voice will be heard
It has been almost
69 years since the rural electrification program began. To survive
and even prosper in that amount of time took considerable strength,
the kind that comes from constantly defending yourself against much
In fact, there’s
an old saying that electric co-ops were born in politics and if they
die it will be in politics.
The fact that electric
cooperatives are alive and well in Missouri speaks well of the many
people who were willing to do battle on behalf of your electric cooperative
and in the interest of you, the member, in the state and U.S. capitals.
It also reminds us that despite its many imperfections our democracy
Over the years rural
electric leaders burned up the highways between their local offices
and the state capital over issues as varied as territorial protection,
line duplication, power generation, environmental concerns and taxation
They have also supported
a wide variety of issues that affected quality of life in your community
and rural development. Over the years our rural lawmakers have done
a tremendous job protecting your interests despite being far outnumbered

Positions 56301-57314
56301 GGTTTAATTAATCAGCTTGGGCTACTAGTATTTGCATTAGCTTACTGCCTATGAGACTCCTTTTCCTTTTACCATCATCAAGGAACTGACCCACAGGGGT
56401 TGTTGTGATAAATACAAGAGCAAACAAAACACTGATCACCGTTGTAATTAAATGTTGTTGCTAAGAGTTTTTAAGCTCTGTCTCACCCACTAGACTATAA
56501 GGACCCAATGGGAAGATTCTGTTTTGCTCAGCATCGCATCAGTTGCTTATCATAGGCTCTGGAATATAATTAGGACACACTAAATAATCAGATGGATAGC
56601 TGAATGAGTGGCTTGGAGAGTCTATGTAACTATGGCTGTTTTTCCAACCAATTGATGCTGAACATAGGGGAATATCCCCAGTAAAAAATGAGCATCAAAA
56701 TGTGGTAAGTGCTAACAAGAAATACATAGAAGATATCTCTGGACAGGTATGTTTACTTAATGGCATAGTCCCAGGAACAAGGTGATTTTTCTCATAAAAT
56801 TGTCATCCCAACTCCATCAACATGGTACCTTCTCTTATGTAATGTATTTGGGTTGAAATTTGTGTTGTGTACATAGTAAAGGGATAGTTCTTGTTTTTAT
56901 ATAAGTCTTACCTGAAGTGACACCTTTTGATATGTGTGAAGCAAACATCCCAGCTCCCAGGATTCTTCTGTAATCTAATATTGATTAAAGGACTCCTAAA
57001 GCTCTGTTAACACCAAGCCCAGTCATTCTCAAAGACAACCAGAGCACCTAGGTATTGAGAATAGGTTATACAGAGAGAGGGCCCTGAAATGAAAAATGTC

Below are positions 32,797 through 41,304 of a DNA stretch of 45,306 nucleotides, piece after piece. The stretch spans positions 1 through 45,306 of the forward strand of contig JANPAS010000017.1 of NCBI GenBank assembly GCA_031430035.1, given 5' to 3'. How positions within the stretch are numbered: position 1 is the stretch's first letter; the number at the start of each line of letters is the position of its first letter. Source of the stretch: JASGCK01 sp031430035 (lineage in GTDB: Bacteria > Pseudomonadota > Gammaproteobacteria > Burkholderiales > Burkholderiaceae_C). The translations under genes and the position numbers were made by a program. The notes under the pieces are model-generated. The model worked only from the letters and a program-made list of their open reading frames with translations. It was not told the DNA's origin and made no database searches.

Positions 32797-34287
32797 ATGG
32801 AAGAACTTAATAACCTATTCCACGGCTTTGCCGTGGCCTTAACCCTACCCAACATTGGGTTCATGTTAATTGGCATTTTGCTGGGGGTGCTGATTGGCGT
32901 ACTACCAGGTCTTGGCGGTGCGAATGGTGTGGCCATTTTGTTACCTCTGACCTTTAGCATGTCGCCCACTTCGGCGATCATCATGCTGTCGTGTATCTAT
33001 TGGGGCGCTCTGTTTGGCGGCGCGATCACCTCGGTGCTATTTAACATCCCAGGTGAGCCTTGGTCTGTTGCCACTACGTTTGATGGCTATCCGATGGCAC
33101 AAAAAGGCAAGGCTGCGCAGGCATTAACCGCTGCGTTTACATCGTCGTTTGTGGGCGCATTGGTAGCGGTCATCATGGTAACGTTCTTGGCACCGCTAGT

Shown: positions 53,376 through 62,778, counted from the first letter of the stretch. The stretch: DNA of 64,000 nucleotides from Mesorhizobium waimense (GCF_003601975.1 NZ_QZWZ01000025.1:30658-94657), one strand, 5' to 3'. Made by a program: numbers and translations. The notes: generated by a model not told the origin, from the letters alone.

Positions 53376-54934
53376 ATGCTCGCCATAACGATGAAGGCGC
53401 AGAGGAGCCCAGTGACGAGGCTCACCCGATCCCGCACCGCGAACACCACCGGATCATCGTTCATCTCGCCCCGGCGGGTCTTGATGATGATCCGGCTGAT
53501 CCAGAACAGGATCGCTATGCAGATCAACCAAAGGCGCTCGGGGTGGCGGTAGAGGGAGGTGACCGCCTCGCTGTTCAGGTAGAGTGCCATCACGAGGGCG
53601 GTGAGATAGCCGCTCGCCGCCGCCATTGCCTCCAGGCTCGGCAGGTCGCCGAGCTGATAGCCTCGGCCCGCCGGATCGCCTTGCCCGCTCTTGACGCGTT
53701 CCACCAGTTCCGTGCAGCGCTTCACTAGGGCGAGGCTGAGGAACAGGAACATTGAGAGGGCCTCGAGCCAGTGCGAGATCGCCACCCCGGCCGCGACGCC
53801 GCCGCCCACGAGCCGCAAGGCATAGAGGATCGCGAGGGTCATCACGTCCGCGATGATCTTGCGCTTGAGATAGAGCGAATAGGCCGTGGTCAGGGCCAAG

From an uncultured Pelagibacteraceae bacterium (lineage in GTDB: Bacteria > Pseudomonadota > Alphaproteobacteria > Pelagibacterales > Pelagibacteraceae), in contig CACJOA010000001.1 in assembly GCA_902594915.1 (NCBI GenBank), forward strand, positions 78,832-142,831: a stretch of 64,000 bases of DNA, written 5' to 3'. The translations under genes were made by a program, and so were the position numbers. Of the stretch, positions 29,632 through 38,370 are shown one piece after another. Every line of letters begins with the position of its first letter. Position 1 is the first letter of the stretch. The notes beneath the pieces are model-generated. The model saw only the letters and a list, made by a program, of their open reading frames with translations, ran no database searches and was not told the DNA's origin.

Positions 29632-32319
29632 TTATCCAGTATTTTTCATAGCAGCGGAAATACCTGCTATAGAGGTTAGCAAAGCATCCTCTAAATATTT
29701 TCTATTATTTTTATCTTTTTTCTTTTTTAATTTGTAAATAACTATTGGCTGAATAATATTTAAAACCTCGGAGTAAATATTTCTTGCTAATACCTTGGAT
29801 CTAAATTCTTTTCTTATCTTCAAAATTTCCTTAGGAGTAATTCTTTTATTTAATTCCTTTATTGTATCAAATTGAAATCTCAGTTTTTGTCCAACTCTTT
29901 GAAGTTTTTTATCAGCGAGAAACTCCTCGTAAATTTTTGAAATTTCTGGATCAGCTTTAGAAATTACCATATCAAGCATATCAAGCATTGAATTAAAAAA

by their urban colleagues. When Missouri’s
electric cooperatives ask them for help in the statehouse they do so
for a simple reason. They know we speak with a voice that comes from
the grassroots, and our positions have been developed by your elected
directors and your local electric cooperative managers.
When a rural
electric manager, director or employee contacts their legislator
they know their message will be heard. Over the years electric cooperative
leaders have presented their case honestly, even to the point of
letting the legislator know the opposition’s point of view.
we enter the offices of our elected officials we aren’t strangers.
That’s because electric cooperative people are involved in their
communities, serving on election committees, school boards, city councils
and other rural organizations, to name a few.
When we talk to our legislators they listen. It’s taken many years
to build the level of trust we experience in the state and U.S. capitals.
That process continues as we welcome lawmakers each year.
As we educate
them about the role of electric cooperatives we also thank them for
their part in the political process, that open door that is making
rural Missouri a better place in which to live.
The 2005 sessions
of the Missouri legislature and U.S. Congress are fast approaching.
Many energy and other issues will be considered that impact you and
your electric cooperative. You can be confidant our response to those
issues will be developed with you the member in mind and we will do
our best to communicate the positions effectively.
Your voice will be
Hart is executive vice president of the Association of Missouri